The utter commitment to its cinematic style is one thing. The game is so utterly refined in its method of storytelling and dedication to ‘the bit’ – a single, continuous camera shot that gives its mode of storytelling a flair that somehow still feels unmatched in games. But it does it so well, and even plays with it somewhat, at times subverting your expectations, other times, surpassing them. The approachable combat system is a key element – a series of moves and abilities that are easy to execute, and allow for a comfortable level of complexity if you want it. But most importantly, the combat focuses on making sure each hit has heft, and feels so good to perform. 

Beyond this, the real highlight of God of War Ragnarok is the game’s devotion to doubling down on its highly personal, character-driven narrative, which pulls out all stops in activating your emotions in the heightened ways that only a blockbuster can. That’s not to say it’s manipulative – Ragnarok does a lot of work to really make you care about its characters, and revels in hours of quiet, seemingly insignificant moments that help forge an even stronger attachment to the story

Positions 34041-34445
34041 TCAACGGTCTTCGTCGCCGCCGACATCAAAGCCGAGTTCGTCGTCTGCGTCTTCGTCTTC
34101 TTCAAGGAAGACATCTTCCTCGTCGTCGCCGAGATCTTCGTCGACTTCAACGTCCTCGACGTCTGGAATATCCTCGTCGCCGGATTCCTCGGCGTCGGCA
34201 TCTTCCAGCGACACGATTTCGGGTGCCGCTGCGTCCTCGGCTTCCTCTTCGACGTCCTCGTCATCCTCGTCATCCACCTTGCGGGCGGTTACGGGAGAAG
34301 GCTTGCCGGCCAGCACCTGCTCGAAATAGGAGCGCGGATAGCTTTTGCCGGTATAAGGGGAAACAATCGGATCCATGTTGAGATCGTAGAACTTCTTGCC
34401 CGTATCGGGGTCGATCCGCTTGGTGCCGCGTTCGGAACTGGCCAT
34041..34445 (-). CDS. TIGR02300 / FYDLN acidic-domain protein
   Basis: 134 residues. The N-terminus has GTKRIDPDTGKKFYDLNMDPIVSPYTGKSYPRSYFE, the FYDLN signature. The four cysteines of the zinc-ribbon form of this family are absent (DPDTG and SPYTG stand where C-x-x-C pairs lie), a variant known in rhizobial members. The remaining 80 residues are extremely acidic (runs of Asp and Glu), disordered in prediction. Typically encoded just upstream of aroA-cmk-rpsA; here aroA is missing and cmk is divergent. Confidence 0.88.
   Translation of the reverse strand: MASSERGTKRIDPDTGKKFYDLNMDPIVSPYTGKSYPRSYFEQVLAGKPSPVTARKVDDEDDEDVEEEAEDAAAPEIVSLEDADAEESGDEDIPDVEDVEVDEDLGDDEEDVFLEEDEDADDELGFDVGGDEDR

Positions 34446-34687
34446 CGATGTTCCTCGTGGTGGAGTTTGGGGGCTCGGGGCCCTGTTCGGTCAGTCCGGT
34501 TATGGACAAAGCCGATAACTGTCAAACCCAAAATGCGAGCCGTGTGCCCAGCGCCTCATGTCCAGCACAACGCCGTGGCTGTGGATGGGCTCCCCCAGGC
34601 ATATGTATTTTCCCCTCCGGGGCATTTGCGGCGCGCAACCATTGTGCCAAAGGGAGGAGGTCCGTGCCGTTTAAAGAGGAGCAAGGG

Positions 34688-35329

Sure, it’s a beautiful game about an angry man that hits things really good. But it’s also a deeply felt drama about love, loss, and family that has the capacity to make you shed tears, no matter how tough you think you are. – Edmond Tran

Honourable Mentions

lego star wars the skywalker saga review
Screenshot: GamesHub

As always, there are plenty of honourable mentions to go around for all the games that didn’t quite make our top ten list for the best PlayStation games of the year. First up, we have Lego Star Wars: The Skywalker Saga, a brilliant re-interpretation of the Star Wars saga with wacky slapstick antics, hilariously reduced violence, and plenty of fun to go around. This game has a real reverence for the Star Wars source material, and flips it on its head in hilarious ways.

Next up, we have Two Point Campus – a game that’s brilliant on both PC and console. For anyone who loves management and organisation, this game is quick to enthral you in its absurd world, and introduce you to its cast of loveable weirdos, strange classes, and even stranger campuses.